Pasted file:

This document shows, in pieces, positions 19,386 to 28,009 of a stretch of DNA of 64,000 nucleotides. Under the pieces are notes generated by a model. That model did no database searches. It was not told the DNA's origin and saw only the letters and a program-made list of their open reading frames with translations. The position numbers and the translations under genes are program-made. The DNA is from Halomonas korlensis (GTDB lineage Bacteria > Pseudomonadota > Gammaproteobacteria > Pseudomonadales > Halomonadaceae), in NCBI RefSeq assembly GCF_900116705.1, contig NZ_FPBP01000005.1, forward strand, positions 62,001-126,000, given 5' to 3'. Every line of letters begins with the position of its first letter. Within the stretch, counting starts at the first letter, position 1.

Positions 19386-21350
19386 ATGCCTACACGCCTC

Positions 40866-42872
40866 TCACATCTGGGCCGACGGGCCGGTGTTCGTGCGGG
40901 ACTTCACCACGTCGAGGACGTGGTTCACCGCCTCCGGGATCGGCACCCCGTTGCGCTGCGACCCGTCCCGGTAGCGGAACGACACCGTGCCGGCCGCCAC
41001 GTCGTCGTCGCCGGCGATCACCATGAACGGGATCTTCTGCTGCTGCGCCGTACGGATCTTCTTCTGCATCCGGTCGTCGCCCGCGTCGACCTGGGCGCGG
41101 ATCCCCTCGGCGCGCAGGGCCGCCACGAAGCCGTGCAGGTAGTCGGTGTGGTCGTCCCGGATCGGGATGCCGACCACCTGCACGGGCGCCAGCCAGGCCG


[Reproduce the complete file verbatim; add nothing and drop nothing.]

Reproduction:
This document shows, in pieces, positions 19,386 to 28,009 of a stretch of DNA of 64,000 nucleotides. Under the pieces are notes generated by a model. That model did no database searches. It was not told the DNA's origin and saw only the letters and a program-made list of their open reading frames with translations. The position numbers and the translations under genes are program-made. The DNA is from Halomonas korlensis (GTDB lineage Bacteria > Pseudomonadota > Gammaproteobacteria > Pseudomonadales > Halomonadaceae), in NCBI RefSeq assembly GCF_900116705.1, contig NZ_FPBP01000005.1, forward strand, positions 62,001-126,000, given 5' to 3'. Every line of letters begins with the position of its first letter. Within the stretch, counting starts at the first letter, position 1.

Positions 19386-21350
19386 ATGCCTACACGCCTC

Positions 40866-42872
40866 TCACATCTGGGCCGACGGGCCGGTGTTCGTGCGGG
40901 ACTTCACCACGTCGAGGACGTGGTTCACCGCCTCCGGGATCGGCACCCCGTTGCGCTGCGACCCGTCCCGGTAGCGGAACGACACCGTGCCGGCCGCCAC
41001 GTCGTCGTCGCCGGCGATCACCATGAACGGGATCTTCTGCTGCTGCGCCGTACGGATCTTCTTCTGCATCCGGTCGTCGCCCGCGTCGACCTGGGCGCGG
41101 ATCCCCTCGGCGCGCAGGGCCGCCACGAAGCCGTGCAGGTAGTCGGTGTGGTCGTCCCGGATCGGGATGCCGACCACCTGCACGGGCGCCAGCCAGGCCG